The spotlight on...Green Recovery for Morecambe Bay’s Woodland Project Butterfly ConservationDate posted: 1st January 2022
Every month we will feature a different voluntary, community or faith sector organisation across the Bay. This time the spotlight is on…Green Recovery for Morecambe Bay’s Woodland Project Butterfly Conservation.
Green Recovery for Morecambe Bay’s Woodland Project Butterfly Conservation wants to offer opportunities to groups and individuals within the Morecambe Bay area who don't usually have access to nature to come out and carry out woodland management work, not only to benefit the local nature but also to benefit their mental and physical health and help combat loneliness and isolation.
Why was your organisation founded?
Green Recovery said: "In 2020 Butterfly Conservation received a grant from the Green Recovery Challenge Fund. The Fund brings forward funding for environmental charities and their partners to start work on projects to protect species, finding nature-based solutions to tackling climate change, and connecting people with nature. The limestone woodlands and grasslands bordering Morecambe Bay are the UK stronghold of the rare High Brown Fritillary and are also home to Pearl-bordered Fritillary, Northern Brown Argus, Silver-washed Fritillary and Duke of Burgundy butterflies. These species require traditional woodland management to maintain their habitats in optimum condition. Woodland Coppice work was carried out throughout the Morecambe bay area in the past but a decline in this traditional management means that many of the areas where these species live have declined in condition. The project works with local contractors and local volunteers to help restore these limestone grassland and woodlands. We have been working with local residents and groups to show how important the woodlands are for the local wildlife, educated local people about the wildlife on their doorstep, but also to show how being out in the woodlands and working in nature is good for your physical and mental health."
What does your organisation offer?
Green Recovery said: "Since April 2021 we have run several different experiences within the woods. We have done woodland management including felling trees, making habitat piles and burning brash on bonfires. We have carried out traditional woodland crafts – including making pea sticks, bean poles, weaved hazel wreaths. We have made lump and artist charcoal. We have run a number of local artist-led days including lino printing and charcoal art lessons. We have cooked potatoes on the fire and provided lunch for the volunteers. We have run identification walks in the summer catching, identifying and releasing butterflies and we have run a number of moth identification days – the moth diversity has been amazing. We provide an opportunity to socialise with other people, to experience nature hands-on and to learn about the local environment. Working in the woods provides the 5 ways to Wellbeing: Connect – Connecting with nature in a hands-on way; Be active – It's active work although we can tailor it so the less able can join in; Keep learning – Knowledgeable staff on all wildlife, we can keep it simple or more complex; Give – Participants provide valuable help to restore habitats lost through the end of traditional woodland management and Take Notice – There is so much to notice even when the sun is not shining - bird song, signs of animal activity."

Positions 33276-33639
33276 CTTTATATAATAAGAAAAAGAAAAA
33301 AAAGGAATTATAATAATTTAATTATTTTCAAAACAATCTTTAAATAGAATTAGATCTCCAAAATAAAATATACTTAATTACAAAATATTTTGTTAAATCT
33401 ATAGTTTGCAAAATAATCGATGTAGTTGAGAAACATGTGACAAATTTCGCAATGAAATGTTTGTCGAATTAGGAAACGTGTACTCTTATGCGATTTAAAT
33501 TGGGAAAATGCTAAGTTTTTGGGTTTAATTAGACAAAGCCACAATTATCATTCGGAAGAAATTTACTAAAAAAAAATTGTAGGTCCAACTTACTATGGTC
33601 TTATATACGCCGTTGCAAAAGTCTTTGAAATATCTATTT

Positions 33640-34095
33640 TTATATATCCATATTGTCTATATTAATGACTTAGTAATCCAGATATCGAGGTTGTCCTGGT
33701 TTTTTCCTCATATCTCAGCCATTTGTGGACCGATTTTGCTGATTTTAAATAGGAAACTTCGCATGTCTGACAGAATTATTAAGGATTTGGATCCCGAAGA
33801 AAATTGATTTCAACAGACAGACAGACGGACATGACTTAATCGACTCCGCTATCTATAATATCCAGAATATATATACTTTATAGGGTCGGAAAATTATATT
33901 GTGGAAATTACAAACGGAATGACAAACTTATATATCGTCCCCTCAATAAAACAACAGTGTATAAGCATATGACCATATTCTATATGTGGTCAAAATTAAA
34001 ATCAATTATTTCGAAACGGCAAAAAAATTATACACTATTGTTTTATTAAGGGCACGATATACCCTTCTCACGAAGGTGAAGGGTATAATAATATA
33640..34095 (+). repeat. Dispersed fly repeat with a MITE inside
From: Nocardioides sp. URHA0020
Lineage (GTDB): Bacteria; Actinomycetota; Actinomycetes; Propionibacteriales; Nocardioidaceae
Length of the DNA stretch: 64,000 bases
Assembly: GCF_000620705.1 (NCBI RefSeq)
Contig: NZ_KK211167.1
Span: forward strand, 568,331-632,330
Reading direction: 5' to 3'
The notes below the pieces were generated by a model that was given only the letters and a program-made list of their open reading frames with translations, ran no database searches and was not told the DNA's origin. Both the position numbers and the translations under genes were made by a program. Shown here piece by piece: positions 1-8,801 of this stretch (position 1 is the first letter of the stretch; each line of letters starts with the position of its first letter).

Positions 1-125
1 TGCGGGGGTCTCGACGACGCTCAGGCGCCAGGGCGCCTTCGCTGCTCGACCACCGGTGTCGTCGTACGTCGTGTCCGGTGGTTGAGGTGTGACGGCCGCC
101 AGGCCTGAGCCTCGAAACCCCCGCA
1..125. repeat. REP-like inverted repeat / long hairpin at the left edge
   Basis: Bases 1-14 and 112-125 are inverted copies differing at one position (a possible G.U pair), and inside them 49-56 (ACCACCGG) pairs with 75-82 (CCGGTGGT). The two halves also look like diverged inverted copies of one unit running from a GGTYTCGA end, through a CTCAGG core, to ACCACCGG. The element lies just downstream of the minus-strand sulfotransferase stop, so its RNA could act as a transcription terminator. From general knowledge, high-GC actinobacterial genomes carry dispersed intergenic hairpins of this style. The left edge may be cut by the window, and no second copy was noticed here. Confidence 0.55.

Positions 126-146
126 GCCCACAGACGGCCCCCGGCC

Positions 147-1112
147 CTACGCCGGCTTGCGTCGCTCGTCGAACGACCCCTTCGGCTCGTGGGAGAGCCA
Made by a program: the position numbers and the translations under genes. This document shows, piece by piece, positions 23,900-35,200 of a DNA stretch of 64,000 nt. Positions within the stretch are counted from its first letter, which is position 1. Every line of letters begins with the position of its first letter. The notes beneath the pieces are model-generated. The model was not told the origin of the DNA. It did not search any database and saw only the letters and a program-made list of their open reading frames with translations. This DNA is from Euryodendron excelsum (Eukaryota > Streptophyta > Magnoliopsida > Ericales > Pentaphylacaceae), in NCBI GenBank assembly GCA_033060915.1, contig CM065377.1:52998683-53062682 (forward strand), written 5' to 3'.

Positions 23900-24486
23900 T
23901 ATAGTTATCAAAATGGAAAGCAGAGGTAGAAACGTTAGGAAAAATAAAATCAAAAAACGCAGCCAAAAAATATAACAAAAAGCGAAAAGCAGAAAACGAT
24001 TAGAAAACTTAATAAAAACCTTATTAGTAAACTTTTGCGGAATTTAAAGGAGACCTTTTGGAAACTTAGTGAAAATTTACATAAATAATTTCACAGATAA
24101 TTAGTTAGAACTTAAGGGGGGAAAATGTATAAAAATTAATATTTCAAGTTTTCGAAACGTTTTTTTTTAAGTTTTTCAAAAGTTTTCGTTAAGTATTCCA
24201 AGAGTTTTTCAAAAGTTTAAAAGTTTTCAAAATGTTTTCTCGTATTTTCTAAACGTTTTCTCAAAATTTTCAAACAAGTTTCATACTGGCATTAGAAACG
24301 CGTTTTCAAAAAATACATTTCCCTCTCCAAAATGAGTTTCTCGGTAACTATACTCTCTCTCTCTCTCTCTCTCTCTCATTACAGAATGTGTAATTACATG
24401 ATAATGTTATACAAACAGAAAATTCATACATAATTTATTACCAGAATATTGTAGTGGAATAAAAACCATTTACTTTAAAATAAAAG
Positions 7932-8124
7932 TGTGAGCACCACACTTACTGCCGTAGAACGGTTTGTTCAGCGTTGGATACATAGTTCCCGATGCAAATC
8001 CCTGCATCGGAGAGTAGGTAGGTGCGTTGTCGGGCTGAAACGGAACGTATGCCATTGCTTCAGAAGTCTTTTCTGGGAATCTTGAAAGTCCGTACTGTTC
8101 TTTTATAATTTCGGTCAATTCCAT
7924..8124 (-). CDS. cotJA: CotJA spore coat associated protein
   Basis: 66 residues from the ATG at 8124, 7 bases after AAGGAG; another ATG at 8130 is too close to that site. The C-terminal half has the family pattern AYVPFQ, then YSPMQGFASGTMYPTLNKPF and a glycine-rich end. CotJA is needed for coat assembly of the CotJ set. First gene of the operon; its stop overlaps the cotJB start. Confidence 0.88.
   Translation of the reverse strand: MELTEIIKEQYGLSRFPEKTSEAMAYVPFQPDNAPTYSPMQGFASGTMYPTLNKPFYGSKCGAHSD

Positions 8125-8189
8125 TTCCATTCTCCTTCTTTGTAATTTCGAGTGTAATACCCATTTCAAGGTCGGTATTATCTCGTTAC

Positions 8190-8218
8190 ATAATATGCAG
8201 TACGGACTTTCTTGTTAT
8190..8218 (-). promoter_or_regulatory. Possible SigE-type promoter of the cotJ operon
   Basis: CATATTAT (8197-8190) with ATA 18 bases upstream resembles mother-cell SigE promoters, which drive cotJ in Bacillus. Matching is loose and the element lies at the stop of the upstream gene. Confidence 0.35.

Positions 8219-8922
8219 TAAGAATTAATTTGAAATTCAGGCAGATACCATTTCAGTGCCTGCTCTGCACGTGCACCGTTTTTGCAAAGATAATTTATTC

How many people use your services every year?
Green Recovery said: "We have only been running since the end of lockdown in April 2021 and we have had over 500 people in the woodland. We have worked with a number of organisations including Adullam, The Well - Barrow, Lighthouse – Kendal, Haverigg Prison, Witherslack School and Dallam Boarders. We have also had a large number of individuals who have come to the monthly wood banks in Hutton Roof, Dalton Crags Wood and Grange-Over-Sands."
Feedback from people using the service:
“I enjoy the outdoors and an opportunity to take time to garden as part of a group was really nice. The location was perfect, very beautiful and accessible.”
Are there any opportunities to get involved?
Green Recovery said: "To find out the latest information and details on events people can follow us on Facebook by clicking here."
You can download a PDF version of the case study at the BHCP website here.